Montgomery County’s terrible reputation for corruption across Texas; efforts to pass a Code of Ethics make some progress but an ethics code with enforcement teeth failed
On January 16, 2017, Bob Bagley, Montgomery County Hospital District Board member and candidate for County Commissioner, Precinct 4, told the Montgomery County Tea Party that “Austin is known as the weirdest, but, sadly, Montgomery County is now known as the most corrupt in all of Texas.” Bagley described the reaction of legislators, lobbyists, and activists with whom he just returned from meeting in Austin during the 85th Legislature Session.
Later, numerous politicians in this community, including Wayne Mack, State Representative Mark Keough, former State Representative Steve Toth, and Precinct 3 County Commissioner James Noack agreed with Bagley’s remarks.
Precinct 3 County Commissioner James Noack spoke before a large crowd of conservatives at the meeting of the Montgomery County Tea Party on April 3. Although Noack followed a town hall format where he took questions from the audience for most of the evening, he mostly talked about County government ethics – or the lack of it – as a result of the questions which came from the floor. Noack confirmed to the room of political activists, “People around the State laugh at Montgomery County” for our ethically-challenged reputation.
Noack began his talk on a serious note. “I’m not a fan of political jokes. I just don’t like them, mainly because I’ve seen too many of them get elected,” Noack told the group. Noack discussed the history of Montgomery County’s attempts to pass an ethics code. “Three years ago, I came forward with a 13 bullet-point ethics policy, which included that members of Commissioners Court would not vote to give County contracts to people with whom they do business [personally]. The policy passed unanimously, but, obviously, with Judge [Craig] Doyal and Halff Associates, no one took it very seriously.”
Noack complimented County Attorney J.D. Lambright for his work on a robust ethics package. The crowd recognized and applauded Lambright for his courageous stand during the March 28 Commissioners Court meeting during which Lambright strongly advised the Court not to place political cronies or recent former County employees on the Ethics Committee which has some ability to reprimand County employees for breaching the Ethics Code. The Commissioners Court finally adopted a Code of Ethics after the Texas Department of Transportation threatened to cut off all state funding to Montgomery County for roads and highways, unless the County adopted an ethics policy by February 7, 2017.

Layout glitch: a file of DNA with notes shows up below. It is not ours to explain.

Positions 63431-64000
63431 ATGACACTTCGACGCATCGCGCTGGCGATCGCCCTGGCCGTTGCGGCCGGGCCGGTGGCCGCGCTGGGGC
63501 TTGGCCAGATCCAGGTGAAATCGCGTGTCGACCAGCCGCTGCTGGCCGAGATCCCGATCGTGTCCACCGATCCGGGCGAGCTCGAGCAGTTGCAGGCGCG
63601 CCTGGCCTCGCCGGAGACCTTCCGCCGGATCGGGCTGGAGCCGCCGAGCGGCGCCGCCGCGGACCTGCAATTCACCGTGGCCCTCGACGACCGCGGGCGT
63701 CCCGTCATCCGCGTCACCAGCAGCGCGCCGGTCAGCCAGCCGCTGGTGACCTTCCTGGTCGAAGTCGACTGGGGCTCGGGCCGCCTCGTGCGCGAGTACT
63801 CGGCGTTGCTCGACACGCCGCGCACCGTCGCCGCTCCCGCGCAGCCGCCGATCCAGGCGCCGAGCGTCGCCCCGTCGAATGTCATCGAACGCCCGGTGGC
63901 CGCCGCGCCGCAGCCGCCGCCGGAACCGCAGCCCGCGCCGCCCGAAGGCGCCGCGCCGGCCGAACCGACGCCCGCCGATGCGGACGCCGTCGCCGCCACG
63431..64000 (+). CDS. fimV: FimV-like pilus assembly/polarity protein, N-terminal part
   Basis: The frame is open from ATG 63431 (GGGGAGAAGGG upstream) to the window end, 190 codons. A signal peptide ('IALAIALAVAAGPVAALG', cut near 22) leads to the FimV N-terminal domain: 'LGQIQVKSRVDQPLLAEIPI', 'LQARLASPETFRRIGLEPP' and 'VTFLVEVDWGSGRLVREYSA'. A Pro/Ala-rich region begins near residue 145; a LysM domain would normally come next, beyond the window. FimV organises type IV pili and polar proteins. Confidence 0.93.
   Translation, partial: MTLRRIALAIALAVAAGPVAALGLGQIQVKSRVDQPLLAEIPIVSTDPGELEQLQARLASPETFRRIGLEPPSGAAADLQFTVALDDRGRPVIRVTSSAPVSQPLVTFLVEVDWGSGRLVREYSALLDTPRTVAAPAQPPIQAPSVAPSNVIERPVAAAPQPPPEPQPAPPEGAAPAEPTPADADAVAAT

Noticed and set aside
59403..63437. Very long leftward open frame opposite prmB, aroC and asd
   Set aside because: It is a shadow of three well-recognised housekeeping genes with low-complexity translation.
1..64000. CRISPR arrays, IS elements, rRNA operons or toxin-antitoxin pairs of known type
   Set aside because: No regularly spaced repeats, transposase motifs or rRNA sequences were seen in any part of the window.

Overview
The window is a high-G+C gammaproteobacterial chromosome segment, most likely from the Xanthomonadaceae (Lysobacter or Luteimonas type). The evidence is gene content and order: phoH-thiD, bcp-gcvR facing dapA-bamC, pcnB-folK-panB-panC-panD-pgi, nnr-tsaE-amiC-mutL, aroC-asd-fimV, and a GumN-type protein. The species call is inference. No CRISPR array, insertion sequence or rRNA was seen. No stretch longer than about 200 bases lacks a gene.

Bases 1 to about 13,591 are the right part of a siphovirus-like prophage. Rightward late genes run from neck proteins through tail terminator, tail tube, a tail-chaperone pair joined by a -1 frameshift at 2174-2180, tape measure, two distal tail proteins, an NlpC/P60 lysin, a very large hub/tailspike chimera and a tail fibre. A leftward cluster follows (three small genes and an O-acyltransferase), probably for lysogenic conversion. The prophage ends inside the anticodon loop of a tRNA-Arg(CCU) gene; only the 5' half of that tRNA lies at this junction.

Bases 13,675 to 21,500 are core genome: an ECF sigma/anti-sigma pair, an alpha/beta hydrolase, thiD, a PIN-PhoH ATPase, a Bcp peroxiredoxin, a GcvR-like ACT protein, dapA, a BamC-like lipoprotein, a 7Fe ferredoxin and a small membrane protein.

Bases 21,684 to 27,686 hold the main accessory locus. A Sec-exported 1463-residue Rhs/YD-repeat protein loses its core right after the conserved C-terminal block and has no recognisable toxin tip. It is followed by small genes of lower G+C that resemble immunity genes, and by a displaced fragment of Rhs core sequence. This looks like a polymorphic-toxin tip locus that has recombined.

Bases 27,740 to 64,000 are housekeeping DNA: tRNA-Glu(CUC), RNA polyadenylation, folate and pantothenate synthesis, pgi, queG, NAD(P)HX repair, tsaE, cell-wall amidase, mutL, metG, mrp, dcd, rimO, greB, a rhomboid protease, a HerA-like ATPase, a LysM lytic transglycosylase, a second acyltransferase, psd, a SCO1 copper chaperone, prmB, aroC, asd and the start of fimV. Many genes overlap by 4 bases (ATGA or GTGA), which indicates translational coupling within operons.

Doyal’s legal fees
Montgomery County Judge Craig Doyal paid criminal defense attorney Rusty Hardin $89,430.79 on December 30, 2016, for legal services, as Doyal disclosed in his semiannual campaign finance report, filed with the County Elections Administrator on January 17, 2017. Hardin is defending Doyal in the criminal matter wherein the State of Texas has indicted Doyal and others for allegedly violating the Texas Open Meetings Act. Doyal made these payments out of campaign contributions.
Doyal also paid Conroe criminal defense attorney John Choate $9,167.50 in legal fees on July 6, 2016, as shown in the same campaign finance report. Choate also represents Doyal in the criminal matter. Doyal made these payments out of campaign contributions.
Meador’s and other Commissioner’s “slush funds”
Precinct 1 Commissioner Mike Meador has transferred $2,737,025.30 from the Precinct 1 road budget into a wide variety of other expenditures having little or nothing to do with roads, since April, 2014. Meador slid $625,000.00 of the transferred funds over to “professional services” which largely represented payments to engineering firms and contractors who have provided large contributions to Meador, County Judge Craig Doyal, and some of their colleagues within the “axis of evil” (Meador, Doyal, Charlie Riley, and Jim Clark) on the Montgomery County Commissioners Court.
The Golden Hammer uncovered the “slush fund” transfers in late January, 2017, after noticing that millions of dollars of unbudgeted transfers of funds have occurred on the Consent Agenda (undiscussed in open meetings) portion of the Montgomery County Commissioners Court Agendas. The “slush funds” often spring from an unbudgeted account with the accounting suffix “-7997” which represents funds unspent within County departments from previous years. Another “slush fund” often utilized for purposes other than those for which the Commissioners previously budgeted them often contains the suffix “-7340” which contains funds budgeted for roads and asphalt but often utilized for other purposes, such as paying Christmas bonuses without public notice (hopefully). The County government has only partially responded to requests under the Public Information Act for documents pertaining to the “-7997” fund expenditures.
Calls begin for County “homestead exemption”
On January 29, 2017, Precinct 3 County Commissioner James Noack became the first member of the Montgomery County Commissioners Court to heed the call by conservative political activist Kelli Cook and other citizens to adopt a 20% homestead exemption from County government tax assessments. Montgomery County was one of the few counties among the 254 in Texas which did not provide a homestead exemption.
County Judge Doyal immediately made clear he opposed the homestead exemption because it would reduce the amount of money available to the County government to spend.
Animal Shelter moving forward (finally)
The Montgomery County Animal Shelter (MCAS), under the direction of new Director Charles Jackson who began in the position in December, 2016, was making great strides forward to become an animal-friendly and -caring facility, while welcoming the public, volunteers, fosters, rescue groups, and others whom MCAS had chased away during the horrific reign of Director Todd “Boss” Hayden. Walking into the Shelter in its present condition was surreal. Volunteers returned. The animal cages were clean. There were many empty cages because Jackson, Assistant Director Mark Wysocki, and their staff were working vociferously to move animals into permanent homes.